Yep, I was only 17

At about 12:10 a.m. on April 21, 1985, I got in the car with my main mate TS.  We’d been drinking and I was a passenger in his 1985 Accord Coupe.  When I woke-up in the hospital 9 days later, I learned we’d wrapped around a telephone pole and I’d had three seizures and been in a coma.  Thanks to the incredible skill of paramedics and crisis workers, I’d been rushed to the UCLA Medical Center, where they definitely saved my life.  I’m not sure if it’s true, but at some point I was told that one of the paramedics had nightmares about our accident.

I figured it was all just bad luck.  After all, my main friend group and larger friend group all did the same stuff.  Or at least that’s what I figured; I didn’t look too closely. Regardless, I was like many 17-year-olds with no impulse control, and I was in pretty deep with some bad stuff.

I hid it pretty well.  After all, I was a good (enough) student and athlete, and I had plenty of friends.  I didn’t get into my top choice, but I was admitted to a pretty damn good college.  My friends’ parents thought I was top-notch; one even nicknamed me with their last name.  I was a nice kid.  I washed my grandmother’s kitchen floor for spare cash and had a summer job at the GAP when I was 15.  I got along pretty well with my parents.  Not too long ago, my mom told me that I really never went through the obnoxious adolescent phase.  But like I said, I hid it pretty well.

I think it’s easy to pass the blame around.  With a magnifying glass, my parents might have noticed the subtle signs and supervised me more.  My friends’ parents should have supervised us more and made sure we didn’t have such easy access to alcohol.  Blah-blah-blah.  Bottom line, we were very skilled at misdirection.  Pretty much every weekend, we told our parents we were at the movies.  And we did see a few movies, but bottom line is that “movies” were a euphemism for other activities.  And these poor choices were all on us.

Over the years, I’ve developed a positive spin on all this mess.  Because I was mentally fuzzy and my memory was shot, my parents made the decision to keep me at home rather than sending me away college.  And this was a fabulous choice.  Despite some cognitive challenges, I somehow got really good grades at the local community college and reapplied and was admitted to my top choice school.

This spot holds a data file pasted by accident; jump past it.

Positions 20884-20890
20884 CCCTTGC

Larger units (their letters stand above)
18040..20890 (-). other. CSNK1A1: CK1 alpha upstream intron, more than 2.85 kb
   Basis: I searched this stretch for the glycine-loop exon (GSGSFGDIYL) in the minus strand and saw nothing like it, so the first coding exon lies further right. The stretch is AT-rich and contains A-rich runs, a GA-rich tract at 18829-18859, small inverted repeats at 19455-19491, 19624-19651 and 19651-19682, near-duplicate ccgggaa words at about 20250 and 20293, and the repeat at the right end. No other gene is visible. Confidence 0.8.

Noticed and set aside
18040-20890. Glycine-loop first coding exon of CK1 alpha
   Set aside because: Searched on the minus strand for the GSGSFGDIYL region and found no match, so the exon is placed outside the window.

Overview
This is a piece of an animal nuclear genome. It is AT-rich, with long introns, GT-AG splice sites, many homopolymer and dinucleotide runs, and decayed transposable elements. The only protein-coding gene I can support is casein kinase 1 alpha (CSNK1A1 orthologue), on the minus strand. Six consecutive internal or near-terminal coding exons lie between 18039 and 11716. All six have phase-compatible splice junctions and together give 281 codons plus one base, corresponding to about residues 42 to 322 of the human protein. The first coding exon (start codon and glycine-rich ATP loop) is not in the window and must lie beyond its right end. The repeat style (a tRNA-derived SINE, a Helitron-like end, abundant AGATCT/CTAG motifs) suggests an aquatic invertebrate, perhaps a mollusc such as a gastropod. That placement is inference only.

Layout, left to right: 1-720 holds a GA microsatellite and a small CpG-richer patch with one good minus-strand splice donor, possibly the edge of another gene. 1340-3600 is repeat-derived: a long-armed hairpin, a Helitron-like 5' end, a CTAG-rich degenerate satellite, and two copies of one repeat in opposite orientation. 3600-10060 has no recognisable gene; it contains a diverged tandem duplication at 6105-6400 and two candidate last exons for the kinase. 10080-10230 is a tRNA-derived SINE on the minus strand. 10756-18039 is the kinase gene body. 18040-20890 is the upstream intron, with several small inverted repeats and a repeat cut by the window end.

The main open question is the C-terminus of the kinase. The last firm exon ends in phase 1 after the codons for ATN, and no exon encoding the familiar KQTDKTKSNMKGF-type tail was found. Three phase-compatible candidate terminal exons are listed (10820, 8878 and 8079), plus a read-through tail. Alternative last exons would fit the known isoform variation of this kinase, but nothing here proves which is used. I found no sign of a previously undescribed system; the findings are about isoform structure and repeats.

I definitely had a big bump in the road.  Not long before I left for college, I was taken off medication, and thought I was in the clear.  Once there, I rushed a fraternity and participated fully in the social options I was provided.  I had a seizure and went back on medication.  I didn’t call it epilepsy back then, but I knew I got seizures sometimes and needed to take better care of myself.

Back on track, I applied and was accepted to be a Resident Assistant in the dorms.  About halfway through the year, my boss told me he thought I’d really, really enjoy being a camp counselor at this really special place, and I gave it a try.  I fully embraced the experience and met this really pretty and nice woman, who somehow figured I’d be a pretty good dude to marry (about 10 years after we met).  There’s way more, but bottom line, I had a ton of personal growth, and a lot of really good stuff came directly and indirectly from my incredibly poor choices.

When I started writing, my intention was to focus on how grateful I should be.  But if I’m being 100% honest, I’m having a really difficult time embracing these positives today.  Instead, I’m focusing on how I should have had the confidence not to get in the car with my friend.  And this makes me mad.  And the fear of another seizure is always in the back of mind and guides all of my choices.  And this stinks.  I’m also not sure I’ll ever have a driver’s license again.  This also stinks!  I realize I’m having a temper tantrum and I should be grateful that I’m not the kid in the Dear Abby article who died after similar choices.  But for now, I’m just feeling kind of angry.  Tomorrow, I’ll feel better and more grateful.  Because I definitely should.

For now, this parent, spouse, and therapist goes through life walking and riding public transportation, instead of driving, doing the best I can.

Until next time…

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